Elliott Rejects Gramercy’s Argentina Proposal as a ‘Stunt’

Billionaire Paul Singer’s hedge fund Elliott Management Corp. said efforts by holders of Argentina’s restructured debt to resolve a legal dispute over bonds from the nation’s 2001 default are “bizarre.”

Elliott, which has sued for full repayment on defaulted bonds in U.S. courts, will only negotiate a settlement with Argentina directly, the fund said in a letter to investors obtained by Bloomberg News. A proposal by hedge fund Gramercy Funds Management LLC called for holders of restructured debt to cede a portion of their interest payments to holdouts.

“We find this idea beyond bizarre and entirely impracticable,” Elliott wrote. “It is a stunt.”

A U.S. appeals court ruling in August blocked Argentina from making payments to restructured bondholders without settling in full a $1.5 billion claim from holdouts. Argentine President Cristina Fernandez de Kirchner has said she won’t pay holders of defaulted bonds who rejected the terms of the nation’s two debt restructurings, which imposed losses of 70 percent, any more than what other investors accepted.

Steve Bruce, a spokesman for Gramercy, declined to comment.

Concern Argentina will default on its restructured debt as a result of the litigation has helped to push the nation’s credit-default swap prices to 2,665 basis points, according to prices compiled by CMA, the highest in the world. The decision won’t be enforced until the U.S. Supreme Court decides whether to hear an appeal by Argentina. The country has until February to submit its argument for an appeal.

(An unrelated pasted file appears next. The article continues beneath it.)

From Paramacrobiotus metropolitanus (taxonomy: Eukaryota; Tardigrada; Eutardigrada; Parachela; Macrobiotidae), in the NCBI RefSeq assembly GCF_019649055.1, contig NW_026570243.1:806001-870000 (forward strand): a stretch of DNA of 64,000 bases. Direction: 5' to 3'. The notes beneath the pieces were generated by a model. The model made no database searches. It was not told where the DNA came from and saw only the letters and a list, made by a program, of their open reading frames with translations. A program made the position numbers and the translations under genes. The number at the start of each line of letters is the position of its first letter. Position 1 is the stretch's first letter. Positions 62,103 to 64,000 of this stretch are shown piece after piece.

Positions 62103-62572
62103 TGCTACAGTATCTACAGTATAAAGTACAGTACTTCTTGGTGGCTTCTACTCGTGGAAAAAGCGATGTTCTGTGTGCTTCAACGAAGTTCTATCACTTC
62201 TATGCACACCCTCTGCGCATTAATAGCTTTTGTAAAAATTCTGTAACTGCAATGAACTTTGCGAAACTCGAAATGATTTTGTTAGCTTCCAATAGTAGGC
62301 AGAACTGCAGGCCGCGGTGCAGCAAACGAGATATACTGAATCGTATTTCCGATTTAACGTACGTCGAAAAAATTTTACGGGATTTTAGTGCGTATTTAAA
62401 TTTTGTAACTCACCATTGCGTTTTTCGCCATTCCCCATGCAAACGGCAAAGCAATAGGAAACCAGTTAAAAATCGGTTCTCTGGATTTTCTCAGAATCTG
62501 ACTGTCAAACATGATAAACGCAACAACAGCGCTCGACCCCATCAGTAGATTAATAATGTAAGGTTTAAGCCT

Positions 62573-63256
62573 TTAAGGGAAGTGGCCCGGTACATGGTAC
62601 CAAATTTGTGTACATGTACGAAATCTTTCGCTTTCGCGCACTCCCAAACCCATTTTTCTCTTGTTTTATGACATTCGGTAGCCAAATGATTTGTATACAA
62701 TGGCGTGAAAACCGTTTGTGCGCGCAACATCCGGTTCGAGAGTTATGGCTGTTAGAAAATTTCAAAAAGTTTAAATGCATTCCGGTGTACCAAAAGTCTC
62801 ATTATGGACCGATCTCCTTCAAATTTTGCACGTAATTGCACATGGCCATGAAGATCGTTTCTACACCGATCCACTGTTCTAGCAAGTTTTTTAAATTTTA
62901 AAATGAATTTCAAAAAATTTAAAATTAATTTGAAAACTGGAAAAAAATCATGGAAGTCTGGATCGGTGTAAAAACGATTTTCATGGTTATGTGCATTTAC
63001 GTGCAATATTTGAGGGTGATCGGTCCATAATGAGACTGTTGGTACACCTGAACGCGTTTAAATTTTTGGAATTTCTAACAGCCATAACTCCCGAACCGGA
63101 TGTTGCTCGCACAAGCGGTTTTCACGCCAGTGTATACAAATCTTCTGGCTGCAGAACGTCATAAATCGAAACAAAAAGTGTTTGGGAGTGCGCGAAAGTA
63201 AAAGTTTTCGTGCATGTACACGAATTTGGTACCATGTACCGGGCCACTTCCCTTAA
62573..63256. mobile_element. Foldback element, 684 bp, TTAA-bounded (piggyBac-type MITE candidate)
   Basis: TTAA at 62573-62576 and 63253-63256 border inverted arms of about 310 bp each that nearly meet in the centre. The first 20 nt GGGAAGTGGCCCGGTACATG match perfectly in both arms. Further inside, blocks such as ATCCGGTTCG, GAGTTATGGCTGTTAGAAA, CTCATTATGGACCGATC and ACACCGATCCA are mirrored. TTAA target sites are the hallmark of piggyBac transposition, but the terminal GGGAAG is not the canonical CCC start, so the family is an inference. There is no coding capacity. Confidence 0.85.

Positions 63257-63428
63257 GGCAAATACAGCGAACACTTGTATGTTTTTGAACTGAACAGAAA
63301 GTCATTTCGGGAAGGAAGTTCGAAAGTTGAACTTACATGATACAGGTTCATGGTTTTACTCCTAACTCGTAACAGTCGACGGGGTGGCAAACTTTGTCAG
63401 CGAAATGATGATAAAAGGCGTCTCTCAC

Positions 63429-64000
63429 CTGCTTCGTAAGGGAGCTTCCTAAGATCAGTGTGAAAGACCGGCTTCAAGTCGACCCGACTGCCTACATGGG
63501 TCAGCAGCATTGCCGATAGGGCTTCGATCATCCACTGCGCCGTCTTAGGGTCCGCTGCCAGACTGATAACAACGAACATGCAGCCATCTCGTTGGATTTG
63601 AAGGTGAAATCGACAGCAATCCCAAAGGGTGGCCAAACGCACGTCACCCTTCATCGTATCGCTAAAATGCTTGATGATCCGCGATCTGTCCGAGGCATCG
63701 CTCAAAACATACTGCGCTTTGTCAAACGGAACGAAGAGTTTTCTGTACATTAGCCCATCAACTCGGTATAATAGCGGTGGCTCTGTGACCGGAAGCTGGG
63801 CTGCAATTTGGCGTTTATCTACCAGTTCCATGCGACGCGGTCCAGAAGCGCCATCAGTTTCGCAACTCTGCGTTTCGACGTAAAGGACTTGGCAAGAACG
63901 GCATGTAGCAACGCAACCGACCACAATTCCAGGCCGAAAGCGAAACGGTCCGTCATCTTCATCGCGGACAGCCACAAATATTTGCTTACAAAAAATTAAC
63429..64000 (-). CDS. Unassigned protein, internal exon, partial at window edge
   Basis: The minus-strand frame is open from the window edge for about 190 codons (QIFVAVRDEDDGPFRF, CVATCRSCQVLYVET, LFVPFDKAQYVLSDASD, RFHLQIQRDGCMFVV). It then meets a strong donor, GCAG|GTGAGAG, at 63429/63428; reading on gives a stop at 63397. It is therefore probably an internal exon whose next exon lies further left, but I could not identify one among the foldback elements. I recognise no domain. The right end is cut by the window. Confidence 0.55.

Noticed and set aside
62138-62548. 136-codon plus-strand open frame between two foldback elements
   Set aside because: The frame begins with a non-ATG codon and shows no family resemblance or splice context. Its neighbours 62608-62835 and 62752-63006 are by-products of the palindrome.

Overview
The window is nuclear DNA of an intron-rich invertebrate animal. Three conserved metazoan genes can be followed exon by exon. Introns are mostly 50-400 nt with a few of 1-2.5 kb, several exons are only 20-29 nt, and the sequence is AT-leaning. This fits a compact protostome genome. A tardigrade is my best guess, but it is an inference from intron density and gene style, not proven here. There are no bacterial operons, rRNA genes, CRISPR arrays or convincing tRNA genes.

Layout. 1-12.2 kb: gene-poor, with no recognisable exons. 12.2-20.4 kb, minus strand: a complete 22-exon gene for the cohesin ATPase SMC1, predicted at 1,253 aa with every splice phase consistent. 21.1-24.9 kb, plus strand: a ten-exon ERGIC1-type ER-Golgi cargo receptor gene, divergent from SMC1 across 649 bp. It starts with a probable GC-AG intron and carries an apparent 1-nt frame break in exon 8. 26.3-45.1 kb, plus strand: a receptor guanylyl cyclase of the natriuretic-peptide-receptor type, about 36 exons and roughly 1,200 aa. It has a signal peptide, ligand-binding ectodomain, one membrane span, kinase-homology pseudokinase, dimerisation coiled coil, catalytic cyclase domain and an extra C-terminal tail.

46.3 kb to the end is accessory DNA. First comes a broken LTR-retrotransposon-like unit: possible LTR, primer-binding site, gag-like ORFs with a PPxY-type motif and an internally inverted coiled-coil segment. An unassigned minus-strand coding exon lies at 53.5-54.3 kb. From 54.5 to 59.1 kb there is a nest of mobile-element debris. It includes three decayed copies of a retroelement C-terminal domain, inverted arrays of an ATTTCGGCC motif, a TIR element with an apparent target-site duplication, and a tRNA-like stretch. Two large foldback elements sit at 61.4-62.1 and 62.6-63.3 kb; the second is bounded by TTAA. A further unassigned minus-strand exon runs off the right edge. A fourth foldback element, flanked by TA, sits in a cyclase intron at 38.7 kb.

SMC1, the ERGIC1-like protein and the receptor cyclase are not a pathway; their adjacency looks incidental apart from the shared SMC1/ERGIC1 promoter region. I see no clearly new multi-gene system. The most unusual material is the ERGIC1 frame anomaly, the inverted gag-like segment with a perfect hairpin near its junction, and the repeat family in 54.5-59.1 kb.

Good Faith

Changing the terms of the restructured notes to earmark interest payments to the holdouts would require approval from holders of 75 percent of each series of bonds. The Gramercy-led group owns more than $7 billion of the nation’s restructured bonds, or almost 30 percent, according to the group’s legal adviser, Linklaters LLP.

“The only way this dispute can be resolved is for Argentina to negotiate in good faith with holders of its defaulted bonds,” Elliott wrote. “If the Argentine government simply and at long last did what every other sovereign in need of restructuring has done and actually talked to its creditors, we are confident that this long-running saga could be resolved quickly and thoughtfully.”

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